[FOM] 2,3 Turing machine proof controversy

Vaughan Pratt pratt at cs.stanford.edu
Fri Nov 9 15:26:17 EST 2007

```Alexander Smith wrote:
> (I haven't seen the famous proof that LBAs cannot be universal,

LBAs can't be universal because they have a decidable halting problem.
(Whether a given Turing machine M halts on a given input of length n
reduces to the problem of finding a suitable path in the graph G whose
vertices are the possible configurations of M and whose edges are the
possible transitions between those configurations.  When M is an LBA, G
is of size exponential in n, whence if n is finite the problem is
decidable.)

> but suspect that one of
> the assumptions or definitions it makes is that LBAs only accept a
> finite amount of input, because without that assumption it seems
> pretty easy to prove that LBAs are universal because when given an
> infinite amount of input they are equivalent to Turing machines;
> please let me know if I'm wrong about this.)

Quite right, this being case of infinite n in the above argument, making
the linear bound vacuous and hence M an ordinary Turing machine (less
the usual restriction to starting with only finitely many nonblank tape
cells).

(To keep this message short I've deleted most of your text; the link
http://cs.nyu.edu/pipermail/fom/2007-November/012227.html
will help interested third parties find your post more easily.)

> Imagine the following input:
>
> ...__R0110_01X_R0110_01XX_110XX_R0110_01XXX_110XXX_01XXX_R...
>
> This input tells the system to emulate the cyclic tag system for one
> step, then two steps, then three steps, then so on. The input to this
> system isn't periodic, but is simple to construct in a non-universal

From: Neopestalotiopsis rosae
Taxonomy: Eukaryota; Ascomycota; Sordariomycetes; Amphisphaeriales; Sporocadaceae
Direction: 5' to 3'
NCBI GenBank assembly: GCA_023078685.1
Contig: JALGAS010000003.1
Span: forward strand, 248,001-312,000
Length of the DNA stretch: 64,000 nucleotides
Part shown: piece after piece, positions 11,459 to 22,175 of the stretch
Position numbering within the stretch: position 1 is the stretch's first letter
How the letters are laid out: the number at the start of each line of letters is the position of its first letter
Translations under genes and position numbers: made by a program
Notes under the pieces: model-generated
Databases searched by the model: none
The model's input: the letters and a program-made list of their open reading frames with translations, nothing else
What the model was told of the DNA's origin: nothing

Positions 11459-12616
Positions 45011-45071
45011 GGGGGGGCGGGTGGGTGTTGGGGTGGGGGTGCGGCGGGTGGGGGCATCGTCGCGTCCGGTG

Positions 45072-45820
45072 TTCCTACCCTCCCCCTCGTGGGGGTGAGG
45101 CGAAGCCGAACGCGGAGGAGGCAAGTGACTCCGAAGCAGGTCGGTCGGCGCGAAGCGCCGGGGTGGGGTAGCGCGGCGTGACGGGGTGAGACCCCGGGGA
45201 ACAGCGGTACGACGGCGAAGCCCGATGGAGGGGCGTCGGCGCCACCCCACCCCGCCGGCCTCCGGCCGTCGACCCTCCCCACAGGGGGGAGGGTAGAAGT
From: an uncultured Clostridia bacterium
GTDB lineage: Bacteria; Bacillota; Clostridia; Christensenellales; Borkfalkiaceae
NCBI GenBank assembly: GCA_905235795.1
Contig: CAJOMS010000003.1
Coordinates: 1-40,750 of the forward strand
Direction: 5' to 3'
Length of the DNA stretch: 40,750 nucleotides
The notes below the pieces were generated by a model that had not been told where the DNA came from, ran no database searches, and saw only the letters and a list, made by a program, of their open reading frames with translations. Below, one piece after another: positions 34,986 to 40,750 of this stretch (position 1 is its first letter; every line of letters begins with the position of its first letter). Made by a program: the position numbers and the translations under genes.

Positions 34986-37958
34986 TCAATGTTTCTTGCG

> way. Is this Turing machine universal?

Let's say it's at least less objectionable than a machine that has to be
repeatedly restarted "manually" (deus ex machina).

> With the definition I used in
> the 2,3 Turing machine universality proof, yes.

No, because this machine manages its own restarts without outside
intervention, whereas the definition in your proof allowed manual
restarting.  The DARPA Grand Challenge race disallowed any team
assistance during the race, which seems equally applicable here.

Does this definition
> show that an LBA is universal? No, because there is one infinite
> input here, and an LBA can't be given an infinite amount of input.

Right, but my previous remark makes this irrelevant.

I see two challenges here.  First, can you replace outside intervention
by a single infinite initial condition that encodes at one time the
infinitely many restarts your proof was performing manually, so that the
subject 2,3 machine can do its own restarting?  And second, can you
convince the appropriate audience (I hesitate to say "committee" or
"Rules and Guidelines" since I no longer understand the meaning of those
terms for this prize) that the notion of universality entailed by your
infinite initial condition falls within the scope of what the prize
envisages as "universal."  (As I've said before I'm not the judge here,
merely an *amicus curiae*.)  The more general the notion, the weaker
Wolfram's Principle of Computational Equivalence---in the extreme case
that any machine is allowed to be universal, PCE becomes vacuously true
and hence of no scientific interest at all.

In that context it is easy to imagine that some sufficiently simply
process for initializing tape could not possibly be universal (in the
standard sense in which the tape must be ultimately blank in both
directions).  For example could a Turing machine with tape alphabet
{0,1} be universal if it is forbidden to write 0?  Surely the tape would
fill up with ones making universality impossible.  Nice puzzle.

Vaughan
```

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